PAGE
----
These were the playground taunts that no child should have to endure.

Comments, slurs and methods of exclusion that make your heart sink. I witnessed this firsthand in the classrooms and playgrounds of my hometown of Lewiston, Maine.

As a white native raised in Lewiston between 2006 and 2016, I grew up alongside the first generation of Somali American students in the city. I saw how quickly parental bigotry could infiltrate young minds, propagating social divides across generations.

I also experienced the societal renaissance that newcomers bring. Despite the thriving nature of the immigrant community in Lewiston, I learned that true integration takes place in two directions and requires a mutual effort from both newcomers and existing communities.

The polarized reality of Lewiston serves as a microcosm of the struggle playing out in other resettlement communities – in Maine and well beyond.

Economically, the positive impact of immigrants is undeniable. Affordable housing and plentiful job opportunities have drawn thousands of people to our state. Immigrants have reversed population decline, reopened closed businesses and supplied a younger workforce to a population looking to retire.


These numbers tell a story of transformation. Immigrants now own 2,500 small businesses in Maine; contributed to 20% of state population growth in the past decade; comprised 4% of the state’s labor force in 2018; paid $609.3 million in taxes; and held $1.5 billion in spending power in 2021. It is clear that the Maine immigrant community is expanding the tax base, the state’s workforce, fueling economic demand, spending and acting as a lifeline to small businesses.

However, resentment has festered in some quarters of the white working class witnessing this growth.

Despite refugees and natives receiving general assistance funding evenly, myths have spread throughout the existing community about newcomers reaping undeserved benefits or “free rides” funded by taxpayer dollars.

Anti-immigrant rhetoric peaked when political figures such as former President Donald Trump and former Gov. Paul LePage gave speeches regarding the Somali community in Maine, citing misinformation about an increase in crime rates, calling asylum seekers “the biggest problem in our state” and urging Somali migrants to stop coming to the city, suggesting it was overburdened.

These positions expose a cognitive dissonance.

Lewiston is a city built by successive waves of migration, from the French Canadians to the Irish, Greek, Lithuanian and Somali immigrants. Despite this clear history of an economy built by immigration, fears of cultural displacement overshadow our shared history of hardship and resilience, resulting in divisions.


An “America First” message of exclusion has resonated with those who see refugees as threats rather than assets. This climate of fear, hostility and division is not unique to Lewiston. Cultural and racial relations in Lewiston encapsulate the broader challenges in refugee relocation cities across the country.

True integration cannot be measured solely through economic metrics. It’s a two-way street, requiring established communities to embrace societal transformation brought by refugee resettlement.

I believe in Lewiston’s ability to reach successful two-way integration due to the community’s strength and history of cooperation.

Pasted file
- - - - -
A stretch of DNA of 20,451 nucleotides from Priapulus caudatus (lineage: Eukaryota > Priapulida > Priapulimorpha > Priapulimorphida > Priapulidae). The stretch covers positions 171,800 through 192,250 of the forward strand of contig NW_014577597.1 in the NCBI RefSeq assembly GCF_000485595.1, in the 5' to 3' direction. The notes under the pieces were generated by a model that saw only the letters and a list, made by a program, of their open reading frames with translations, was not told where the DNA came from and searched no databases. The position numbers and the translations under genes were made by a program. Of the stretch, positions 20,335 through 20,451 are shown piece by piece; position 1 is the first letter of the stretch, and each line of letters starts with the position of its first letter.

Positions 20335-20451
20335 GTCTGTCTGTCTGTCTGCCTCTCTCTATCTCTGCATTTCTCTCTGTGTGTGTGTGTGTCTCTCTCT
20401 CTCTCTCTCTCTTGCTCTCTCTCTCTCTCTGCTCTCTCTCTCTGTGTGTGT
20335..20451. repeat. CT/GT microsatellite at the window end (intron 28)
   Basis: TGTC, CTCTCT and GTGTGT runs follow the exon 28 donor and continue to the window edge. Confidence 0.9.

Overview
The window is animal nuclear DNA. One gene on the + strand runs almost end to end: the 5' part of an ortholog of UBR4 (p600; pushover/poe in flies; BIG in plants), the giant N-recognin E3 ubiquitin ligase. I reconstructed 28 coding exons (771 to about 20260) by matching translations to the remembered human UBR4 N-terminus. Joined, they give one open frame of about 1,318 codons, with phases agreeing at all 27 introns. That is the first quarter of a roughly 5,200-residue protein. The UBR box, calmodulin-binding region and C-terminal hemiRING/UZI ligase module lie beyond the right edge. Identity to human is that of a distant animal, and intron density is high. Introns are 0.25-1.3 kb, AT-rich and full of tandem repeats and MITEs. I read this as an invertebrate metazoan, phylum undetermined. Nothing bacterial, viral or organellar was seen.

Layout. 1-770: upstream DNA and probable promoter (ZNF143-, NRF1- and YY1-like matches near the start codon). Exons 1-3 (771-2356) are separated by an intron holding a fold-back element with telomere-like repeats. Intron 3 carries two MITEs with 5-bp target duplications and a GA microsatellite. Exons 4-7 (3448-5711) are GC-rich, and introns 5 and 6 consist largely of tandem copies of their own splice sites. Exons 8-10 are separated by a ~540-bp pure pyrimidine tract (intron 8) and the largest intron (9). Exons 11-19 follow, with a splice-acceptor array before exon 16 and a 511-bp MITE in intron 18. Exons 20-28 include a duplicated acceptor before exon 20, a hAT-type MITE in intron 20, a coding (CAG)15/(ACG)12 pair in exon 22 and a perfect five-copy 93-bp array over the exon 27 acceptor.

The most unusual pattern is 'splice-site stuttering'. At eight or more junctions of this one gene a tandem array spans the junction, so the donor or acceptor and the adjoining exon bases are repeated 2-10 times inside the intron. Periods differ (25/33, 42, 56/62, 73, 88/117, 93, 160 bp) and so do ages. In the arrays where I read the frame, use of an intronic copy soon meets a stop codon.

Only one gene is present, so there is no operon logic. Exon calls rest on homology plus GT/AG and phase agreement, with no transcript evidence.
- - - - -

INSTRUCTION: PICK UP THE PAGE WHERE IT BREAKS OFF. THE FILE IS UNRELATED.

The Lewiston High School state champion soccer team, powered by immigrant students, overcame racial tensions and now uses the mantra “pamoja ndugu” – Swahili for “together, brothers.” Without two-way integration, this team’s success would not have been possible.

In the wake of the October shooting, creative mutual aid fundraising efforts emerged for families who could not afford medical bills, demonstrating our capacity for mutual acceptance. Maine has a rich tradition of cooperative organizations which have strengthened community bonds and Somali refugees are beginning to take part; today’s co-ops offer affordable childcare, healthy food, herbal medicine and more. These collective efforts show us that cooperation is beginning to take root. We must expand upon this to become a fully integrated community.

The path ahead requires a sustained commitment from policymakers to promote integration and combat division through investment in language programs, cultural education, affordable housing and economic policy. It means meeting fearmongering with facts and highlighting immigrants’ valuable role in America’s social fabric. Most critically, it requires a willingness to reckon with hard truths and to firmly reject the falsities that alienate us.

Lewiston’s experiences hold important lessons for refugee resettlement cities and towns nationwide.

Our capacity to build communities united by shared hopes and goals, not divided by differences, will determine our national resilience in an era of unprecedented global migration. The work of integration must start from the ground up – starting in our classrooms and on our playgrounds. Children are remarkably empathic when given the opportunity to embrace diverse identities. Exclusion and prejudice are learned behaviors that can be unlearned through investment in educational initiatives that promote mutual understanding from an early age.

By instilling values of inclusion, diversity and cross-cultural appreciation in the next generation, we can cultivate communities bonded by our intrinsic identity as a nation of immigrants.

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